When it comes to expanding operations, it pays to think globally. As more companies take their operations to the world stage, a growing group of international players will need to find fast and secure ways to pay their business partners in other countries.
Because no matter which side of a transaction they may be on, cross-border trading partners expect to be able to complete transactions conveniently, simply and quickly – and in their local currency. In other words, companies need to be able to make efficient, affordable, convenient and secure payments if they hope to succeed, or even survive, in the modern world.
That’s where payment rails come in. This demand for efficient payments has propelled the emergence of several payment rail networks, each designed to help facilitate and accelerate the delivery of funds, including those offered by the Automated Clearing House (ACH) network, Fedwire and The Clearing House. In the latest Smarter Payments Tracker™, PYMNTS explores the role of payment rails in facilitating commerce and examines how existing payment infrastructures are evolving to meet changing consumer expectations.
Around the Smarter Payments World
While the U.S. has seen an uptick in payment rail activity – such as the rollout of Same-Day ACH over the past three years – many noteworthy developments in the payment rail landscape have recently been observed in Europe.
Cross-border messaging service provider SWIFT, for one, recently made news when the company announced its plans to expand its role in the European economy.
The company was recently certified by the Eurosystem, enabling the company to provide access to the monetary authority’s TARGET Instant Payment Settlement (TIPS) platform and RT1, the instant payment service offered by EBA Clearing. SWIFT also announced plans to launch its SWIFTNet Instant solution later this year, which aims to give financial service customers a single access point to multiple instant payment systems across Europe.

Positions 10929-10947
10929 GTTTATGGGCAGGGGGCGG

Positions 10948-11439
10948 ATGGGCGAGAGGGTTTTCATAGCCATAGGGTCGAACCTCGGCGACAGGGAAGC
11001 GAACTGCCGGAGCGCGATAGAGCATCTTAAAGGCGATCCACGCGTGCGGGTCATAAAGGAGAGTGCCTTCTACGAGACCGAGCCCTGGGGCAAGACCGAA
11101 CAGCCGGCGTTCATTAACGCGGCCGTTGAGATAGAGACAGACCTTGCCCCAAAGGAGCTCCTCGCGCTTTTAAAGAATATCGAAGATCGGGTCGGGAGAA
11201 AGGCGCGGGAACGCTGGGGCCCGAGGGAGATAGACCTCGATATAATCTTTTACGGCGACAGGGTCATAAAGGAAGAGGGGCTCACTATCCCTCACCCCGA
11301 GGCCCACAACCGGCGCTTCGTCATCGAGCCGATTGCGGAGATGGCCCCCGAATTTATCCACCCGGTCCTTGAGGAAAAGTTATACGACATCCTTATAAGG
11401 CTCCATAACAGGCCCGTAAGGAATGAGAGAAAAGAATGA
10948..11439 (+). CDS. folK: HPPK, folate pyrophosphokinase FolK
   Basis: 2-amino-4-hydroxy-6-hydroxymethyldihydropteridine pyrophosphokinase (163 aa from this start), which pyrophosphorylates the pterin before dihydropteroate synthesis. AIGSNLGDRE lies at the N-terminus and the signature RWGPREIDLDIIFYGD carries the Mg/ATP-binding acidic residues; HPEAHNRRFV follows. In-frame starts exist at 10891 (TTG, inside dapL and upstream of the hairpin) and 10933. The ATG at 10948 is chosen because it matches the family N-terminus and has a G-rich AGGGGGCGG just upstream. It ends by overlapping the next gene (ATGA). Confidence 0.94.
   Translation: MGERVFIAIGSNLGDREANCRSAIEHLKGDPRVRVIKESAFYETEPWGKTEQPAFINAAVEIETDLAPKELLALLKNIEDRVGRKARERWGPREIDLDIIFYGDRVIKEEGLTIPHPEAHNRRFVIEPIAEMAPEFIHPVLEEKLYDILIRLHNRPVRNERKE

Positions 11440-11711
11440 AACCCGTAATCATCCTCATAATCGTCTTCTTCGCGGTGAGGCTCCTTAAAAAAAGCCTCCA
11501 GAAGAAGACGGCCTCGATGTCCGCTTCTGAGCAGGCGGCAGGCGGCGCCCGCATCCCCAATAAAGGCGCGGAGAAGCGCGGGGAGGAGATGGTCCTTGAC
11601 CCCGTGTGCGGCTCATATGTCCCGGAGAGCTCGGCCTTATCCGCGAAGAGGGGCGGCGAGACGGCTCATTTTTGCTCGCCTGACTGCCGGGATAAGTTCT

Meanwhile, emerging FinTech players are creating increased competition for SWIFT.
Ripple, for example, is claiming it can facilitate cross-border payments within two minutes, instead of two to three days. And Ripple isn’t alone. Another player, digital currency solution provider Stellar, recently secured $3 million in funding from Stripe to establish its own global payments network.
In pursuit of developing a new payment system, Logos Network also recently secured $3 million in seed funding, which it plans to spend on establishing a blockchain-based network. Logos intends to expand the ecosystem for that platform by creating blockchain explorers and apps enabling P2P transfers.
Besides Logos Networks, many additional players in the financial services industry are looking at what kind of payment rail solutions can be built using blockchain. Because of its transparent nature and its ability to move funds between parties, blockchain’s future role as a payment rail is being monitored closely. In fact, nine out of 10 bank executives say they are exploring possible use cases for blockchain.
But while the financial community appears eager to explore use cases for blockchain, it could be a long time before the technology is actually put to use in the space. Recently released data revealed that 90 percent of blockchain-based experiments never roll out. This month’s Tracker includes a Deep Dive highlighting blockchain’s possible impact on the payment networks.
Citi Calls for Payment Network Standardization
As more companies participate in the global economy, they are often met by a host of challenges, from paying overseas employees to trading with international partners.
These changes to business operations, according to Manish Kohli, global head of payments for Citi’s Treasury and Trade Solutions, require a new perspective on payment rails, one that goes beyond speed. For the August feature story, Kohli spoke with PYMNTS’ Karen Webster about the five pillars that payment rails must offer – speed, transparency, affordability, convenience and security – in order for banks and clearing systems to meet their customers’ heightened expectations for a more efficient payment infrastructure.
About the Tracker™
The Smarter Payments Tracker™, powered by FIS, is a bimonthly report that looks at how payment systems are evolving to be become faster, transmit data, offer interoperability between systems and more to improve the payer and payee experience.